Consciousness as multiple drafts

Daniel C. Dennett’s 1991 book, Consciousness Explained, has kept me entertained and interested for a couple of days now. How could I refuse a book with that title? And Dennett–whose conversational writing style appears to toss off one idea after another in quick succession–actually stays mostly true to classic philosophical reasoning in his arguments as he endeavors to make claims for what consciousness is. He begins with phenomenology as one way to initiate the concatenation of empirical science (physics, biology, neurological research) with logic. He dispenses with Husserl and the early Phenomenologists but invents his own form–hyperphenomenology–breaking phenomena into three divisions and exploring each until he arrives at a way to destroy the long-held concept of the mind, hence consciousness, as “Cartesian Theatre,” and replace that model with a construction more biologically sound.

The book is far too complex to summarize, but the concept he develops that most appeals to me is what he calls the multiple drafts theory of consciousness. Dennett draws upon neurological and psychological research as well as past and current philosophical thinking to propose that what we term consciousness may consist of multiple narratives created through physical input, memory processing, and other processes that result in fraction-of-a-second “revisions” in thinking. Narratives! Revisions! As a writer, I can certainly relate to this idea. The theory of multiple drafts consciousness would explain many phenomena, such as the unreliability of eyewitnesses, the repression and re-constructing of traumatic experiences, the embellishment of stories (as Dennett puts it, “What I should have said at the party becomes what I said at the party”)…and it has examples in the way we “tell” fiction, movies, and family stories.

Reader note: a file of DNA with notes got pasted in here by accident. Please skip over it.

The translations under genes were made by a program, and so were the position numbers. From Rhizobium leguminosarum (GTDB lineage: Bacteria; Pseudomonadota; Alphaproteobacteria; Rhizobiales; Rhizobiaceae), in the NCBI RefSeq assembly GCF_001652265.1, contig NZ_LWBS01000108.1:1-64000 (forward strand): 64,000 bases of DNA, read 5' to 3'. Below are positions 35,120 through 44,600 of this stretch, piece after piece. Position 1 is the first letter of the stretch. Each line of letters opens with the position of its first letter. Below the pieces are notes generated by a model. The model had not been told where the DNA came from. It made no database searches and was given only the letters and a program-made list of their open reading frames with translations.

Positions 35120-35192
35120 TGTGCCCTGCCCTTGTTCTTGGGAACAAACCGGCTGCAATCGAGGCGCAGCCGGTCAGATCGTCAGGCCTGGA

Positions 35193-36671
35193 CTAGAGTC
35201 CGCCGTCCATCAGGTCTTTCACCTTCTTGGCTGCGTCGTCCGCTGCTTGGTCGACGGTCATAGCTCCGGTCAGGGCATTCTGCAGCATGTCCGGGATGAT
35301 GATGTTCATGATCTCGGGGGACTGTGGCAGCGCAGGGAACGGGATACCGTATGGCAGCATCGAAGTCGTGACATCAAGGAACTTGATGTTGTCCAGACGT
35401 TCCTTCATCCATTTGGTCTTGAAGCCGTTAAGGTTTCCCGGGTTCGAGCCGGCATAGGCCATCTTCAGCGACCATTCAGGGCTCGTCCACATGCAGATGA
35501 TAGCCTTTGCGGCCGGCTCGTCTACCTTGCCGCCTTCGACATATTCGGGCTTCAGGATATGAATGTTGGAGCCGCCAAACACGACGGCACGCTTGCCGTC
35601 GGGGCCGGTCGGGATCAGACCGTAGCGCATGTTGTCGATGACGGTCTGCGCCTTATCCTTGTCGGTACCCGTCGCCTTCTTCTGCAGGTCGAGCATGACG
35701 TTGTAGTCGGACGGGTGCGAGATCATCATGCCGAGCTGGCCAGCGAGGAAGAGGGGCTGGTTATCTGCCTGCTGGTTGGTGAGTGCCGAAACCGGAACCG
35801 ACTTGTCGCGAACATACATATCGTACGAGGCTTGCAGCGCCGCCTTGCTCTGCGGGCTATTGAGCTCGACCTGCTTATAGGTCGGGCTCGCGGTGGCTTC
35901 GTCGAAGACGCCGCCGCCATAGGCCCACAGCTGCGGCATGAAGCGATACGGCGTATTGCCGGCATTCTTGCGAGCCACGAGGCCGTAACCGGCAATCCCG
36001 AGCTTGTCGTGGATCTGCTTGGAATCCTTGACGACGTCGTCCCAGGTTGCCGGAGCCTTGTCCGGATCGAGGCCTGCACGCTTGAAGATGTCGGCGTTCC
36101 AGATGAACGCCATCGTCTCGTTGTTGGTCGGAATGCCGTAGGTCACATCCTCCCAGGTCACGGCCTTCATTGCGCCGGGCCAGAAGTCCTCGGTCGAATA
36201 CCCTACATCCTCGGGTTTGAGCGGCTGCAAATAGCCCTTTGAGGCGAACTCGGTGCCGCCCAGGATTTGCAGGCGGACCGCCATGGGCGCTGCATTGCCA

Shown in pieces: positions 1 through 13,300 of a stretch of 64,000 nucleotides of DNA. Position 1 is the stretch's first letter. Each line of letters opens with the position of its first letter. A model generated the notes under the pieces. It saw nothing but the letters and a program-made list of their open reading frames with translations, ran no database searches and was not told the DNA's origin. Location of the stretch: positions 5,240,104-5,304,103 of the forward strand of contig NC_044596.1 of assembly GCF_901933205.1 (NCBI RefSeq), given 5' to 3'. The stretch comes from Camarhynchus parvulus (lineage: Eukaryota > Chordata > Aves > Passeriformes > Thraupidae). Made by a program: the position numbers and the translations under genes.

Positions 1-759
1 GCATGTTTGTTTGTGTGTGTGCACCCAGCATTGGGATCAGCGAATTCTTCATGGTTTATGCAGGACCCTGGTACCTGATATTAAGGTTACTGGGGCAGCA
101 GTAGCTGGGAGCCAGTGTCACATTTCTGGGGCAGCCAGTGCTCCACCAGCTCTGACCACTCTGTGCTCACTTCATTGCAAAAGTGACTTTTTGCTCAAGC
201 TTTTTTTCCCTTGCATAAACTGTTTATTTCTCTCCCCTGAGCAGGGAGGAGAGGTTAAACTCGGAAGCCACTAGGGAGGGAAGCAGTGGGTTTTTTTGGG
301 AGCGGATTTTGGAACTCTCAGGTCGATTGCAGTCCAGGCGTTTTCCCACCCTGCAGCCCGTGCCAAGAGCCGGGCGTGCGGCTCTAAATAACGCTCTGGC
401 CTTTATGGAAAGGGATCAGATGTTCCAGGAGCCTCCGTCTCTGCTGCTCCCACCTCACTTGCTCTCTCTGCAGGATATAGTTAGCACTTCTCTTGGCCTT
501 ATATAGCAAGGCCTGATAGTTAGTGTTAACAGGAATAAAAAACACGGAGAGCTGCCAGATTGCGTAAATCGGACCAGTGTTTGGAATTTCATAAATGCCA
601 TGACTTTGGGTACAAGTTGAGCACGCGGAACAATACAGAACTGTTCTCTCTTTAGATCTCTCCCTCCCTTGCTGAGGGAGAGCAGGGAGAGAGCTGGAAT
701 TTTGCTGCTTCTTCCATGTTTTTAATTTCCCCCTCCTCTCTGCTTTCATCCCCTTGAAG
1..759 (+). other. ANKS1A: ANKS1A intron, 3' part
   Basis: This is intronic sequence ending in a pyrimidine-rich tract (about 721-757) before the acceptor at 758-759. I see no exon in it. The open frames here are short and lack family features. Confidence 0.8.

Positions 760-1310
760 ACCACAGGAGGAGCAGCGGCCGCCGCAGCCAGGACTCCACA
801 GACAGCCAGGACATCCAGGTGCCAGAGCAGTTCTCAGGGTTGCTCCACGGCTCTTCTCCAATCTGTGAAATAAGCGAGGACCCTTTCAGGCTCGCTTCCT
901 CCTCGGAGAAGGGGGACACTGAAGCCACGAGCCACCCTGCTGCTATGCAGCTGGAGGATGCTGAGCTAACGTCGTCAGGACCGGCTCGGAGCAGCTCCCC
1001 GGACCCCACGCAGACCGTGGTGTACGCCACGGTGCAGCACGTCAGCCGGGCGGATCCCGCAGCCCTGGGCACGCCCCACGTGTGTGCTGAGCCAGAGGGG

Currently, I am engaged in the work of revising dozens and dozens of poems. Many drafts. Many narratives, many layers. Subtle shifts in perspective or story or language or style–which version is the real me? All of them, across a continuum.

Derek Parfit’s Reasons & Persons suggests some of the same conclusions through a more traditional philosophical approach (harder to read than Dennett’s often-humorous prose which is geared more toward the non-philosopher and which employs considerable neurological and psychological research as part of its rational evidence).

Although these texts intrigue, and are convincing, they remain speculative. For me, the science aspects of the inquiry remove none of the mystery or delight I experience in terms of my own consciousness. Nor do they negate my sense of myself as individual, unique as to perspective, or whole in myself and in the cosmos. I know that many people resist the idea that consciousness is not soul, who feel that scientific research somehow diminishes human beings into–what? Fancy hardware for intelligent software? Automatons with the illusion of free will? Purposeless life forms? Robotic zombies with no moral bearings?


A continuum version of tao

Apparently, we desire awe; but knowledge doesn’t have to kill awe.